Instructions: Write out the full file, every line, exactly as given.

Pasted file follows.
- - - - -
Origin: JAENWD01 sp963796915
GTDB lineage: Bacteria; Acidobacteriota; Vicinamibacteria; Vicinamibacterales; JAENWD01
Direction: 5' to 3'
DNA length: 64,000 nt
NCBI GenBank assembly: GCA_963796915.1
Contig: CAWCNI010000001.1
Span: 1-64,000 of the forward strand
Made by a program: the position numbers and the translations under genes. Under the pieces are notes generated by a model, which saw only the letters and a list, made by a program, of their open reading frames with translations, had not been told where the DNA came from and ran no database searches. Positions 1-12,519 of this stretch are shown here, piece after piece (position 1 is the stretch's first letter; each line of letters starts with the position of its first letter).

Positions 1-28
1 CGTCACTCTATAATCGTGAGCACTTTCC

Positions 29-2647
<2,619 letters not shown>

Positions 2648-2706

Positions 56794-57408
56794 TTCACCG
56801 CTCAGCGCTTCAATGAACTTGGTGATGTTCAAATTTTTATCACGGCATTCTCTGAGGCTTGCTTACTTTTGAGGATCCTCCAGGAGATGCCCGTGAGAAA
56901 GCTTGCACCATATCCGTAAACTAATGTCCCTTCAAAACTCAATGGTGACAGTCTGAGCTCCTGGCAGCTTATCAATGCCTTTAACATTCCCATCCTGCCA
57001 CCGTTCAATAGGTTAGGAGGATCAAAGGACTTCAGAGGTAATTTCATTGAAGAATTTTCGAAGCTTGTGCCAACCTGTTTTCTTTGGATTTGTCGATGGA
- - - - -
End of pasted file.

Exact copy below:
Origin: JAENWD01 sp963796915
GTDB lineage: Bacteria; Acidobacteriota; Vicinamibacteria; Vicinamibacterales; JAENWD01
Direction: 5' to 3'
DNA length: 64,000 nt
NCBI GenBank assembly: GCA_963796915.1
Contig: CAWCNI010000001.1
Span: 1-64,000 of the forward strand
Made by a program: the position numbers and the translations under genes. Under the pieces are notes generated by a model, which saw only the letters and a list, made by a program, of their open reading frames with translations, had not been told where the DNA came from and ran no database searches. Positions 1-12,519 of this stretch are shown here, piece after piece (position 1 is the stretch's first letter; each line of letters starts with the position of its first letter).

Positions 1-28
1 CGTCACTCTATAATCGTGAGCACTTTCC

Positions 29-2647
<2,619 letters not shown>

Positions 2648-2706

Positions 56794-57408
56794 TTCACCG
56801 CTCAGCGCTTCAATGAACTTGGTGATGTTCAAATTTTTATCACGGCATTCTCTGAGGCTTGCTTACTTTTGAGGATCCTCCAGGAGATGCCCGTGAGAAA
56901 GCTTGCACCATATCCGTAAACTAATGTCCCTTCAAAACTCAATGGTGACAGTCTGAGCTCCTGGCAGCTTATCAATGCCTTTAACATTCCCATCCTGCCA
57001 CCGTTCAATAGGTTAGGAGGATCAAAGGACTTCAGAGGTAATTTCATTGAAGAATTTTCGAAGCTTGTGCCAACCTGTTTTCTTTGGATTTGTCGATGGA